More Thoughts for Fathers on Ephesians 6:4
The Part of the Sermon that Didn’t Get Preached
Fathers . . .
bring them up (ektrephete auta)
in the discipline (paideia)
and instruction (nouthesia)
of the Lord (kuriou).
Last Sunday we spent almost all of our time on the first half of Ephesians 6:4: “Fathers, do not provoke your children to anger.” I built the whole message around the conviction that Fathers cause their children’s souls to shrivel into small, hard, angry shells mainly by being like that themselves. I saw the evidence for this and the remedy for it earlier in the book. Paul says to all of us, especially dads, “Let all bitterness and wrath and anger and clamor and slander be put away from you [not just your children!], along with all malice. Be kind to one another, tenderhearted, forgiving one another, as God in Christ forgave you” (Ephesians 4:31).
Paul is concerned with our anger before he mentions the danger of our transmitting it to our children. So we focused not just on a few behaviors dad should avoid so as not to make kids mad (yelling, excessive discipline, boundaries that are too narrow or too harped on, bossiness, etc.). Instead, we focused on how dad can drain the low-grade, long-term frustration and anger that makes his soul shrivel into a small, hard, shell that has only two feelings: anger and emptiness. This, we argued, is the real killer of a kid’s soul.
Anger is the cannibal emotion: It eats all the others till none is left. It does this first in fathers, and then this constricted soul is passed on to the children. Anger is absorbed as the dominant emotion and all the tender feelings die. Paul says don’t let that happen. “Fathers, don’t provoke your children to anger.” The remedy is the gospel—“as God in Christ forgave you.”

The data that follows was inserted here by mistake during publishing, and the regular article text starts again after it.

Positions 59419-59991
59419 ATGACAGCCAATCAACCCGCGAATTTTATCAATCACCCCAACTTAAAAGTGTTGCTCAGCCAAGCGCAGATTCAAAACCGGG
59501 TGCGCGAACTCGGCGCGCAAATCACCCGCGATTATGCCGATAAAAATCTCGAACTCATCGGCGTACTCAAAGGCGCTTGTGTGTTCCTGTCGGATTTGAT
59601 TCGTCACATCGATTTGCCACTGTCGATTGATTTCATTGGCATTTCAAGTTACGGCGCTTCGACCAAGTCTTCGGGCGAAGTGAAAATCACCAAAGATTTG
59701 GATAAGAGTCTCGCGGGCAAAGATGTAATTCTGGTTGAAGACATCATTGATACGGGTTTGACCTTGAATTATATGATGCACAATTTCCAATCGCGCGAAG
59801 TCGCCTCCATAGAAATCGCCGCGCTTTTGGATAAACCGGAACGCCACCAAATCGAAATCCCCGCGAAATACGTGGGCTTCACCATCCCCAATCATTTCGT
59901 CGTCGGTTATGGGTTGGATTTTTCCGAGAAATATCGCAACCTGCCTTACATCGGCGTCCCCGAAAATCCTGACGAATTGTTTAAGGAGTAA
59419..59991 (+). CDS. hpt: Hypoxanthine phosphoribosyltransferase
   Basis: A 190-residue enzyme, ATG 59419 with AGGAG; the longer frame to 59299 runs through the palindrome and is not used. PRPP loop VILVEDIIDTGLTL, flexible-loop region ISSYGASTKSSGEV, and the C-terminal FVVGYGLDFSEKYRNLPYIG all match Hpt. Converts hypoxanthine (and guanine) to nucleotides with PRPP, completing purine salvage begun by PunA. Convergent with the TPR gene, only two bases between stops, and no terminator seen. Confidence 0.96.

That’s where we stopped. So here are a few thoughts on the rest of the verse.
Keep in mind that, even though both mother and father work together in raising the children (“children obey your parents,” v. 1), fathers are the special focus of verse 4. Fathers have a leading responsibility for raising children. This is a natural extension of the headship of the wife in Ephesians 5:23-25. Dad should take the initiative to make sure that plans and processes and people are in place to build a vision of God and truth and holiness into the lives of the children.
...bring them up... (ektrephete auta)
This word means most basically to provide for—especially with nourishment. But it comes to have a broader sense of rearing children with a connotation of care. The solicitous feel to the word shows up in Ephesians 5:29 where Paul says, “No one ever hated his own flesh, but nourishes and cherishes it.” That word nourishes is the same word as bring up in Ephesians 6:4. So the focus is on the fact that, in all that a father does to bring his children to maturity there should be a provision and a care that assures the child that, behind all the discipline and instruction, there is a great heart of love. This earthly father is working all things together for the good of his child. And so God’s character is being displayed.
...in the discipline... (paideia)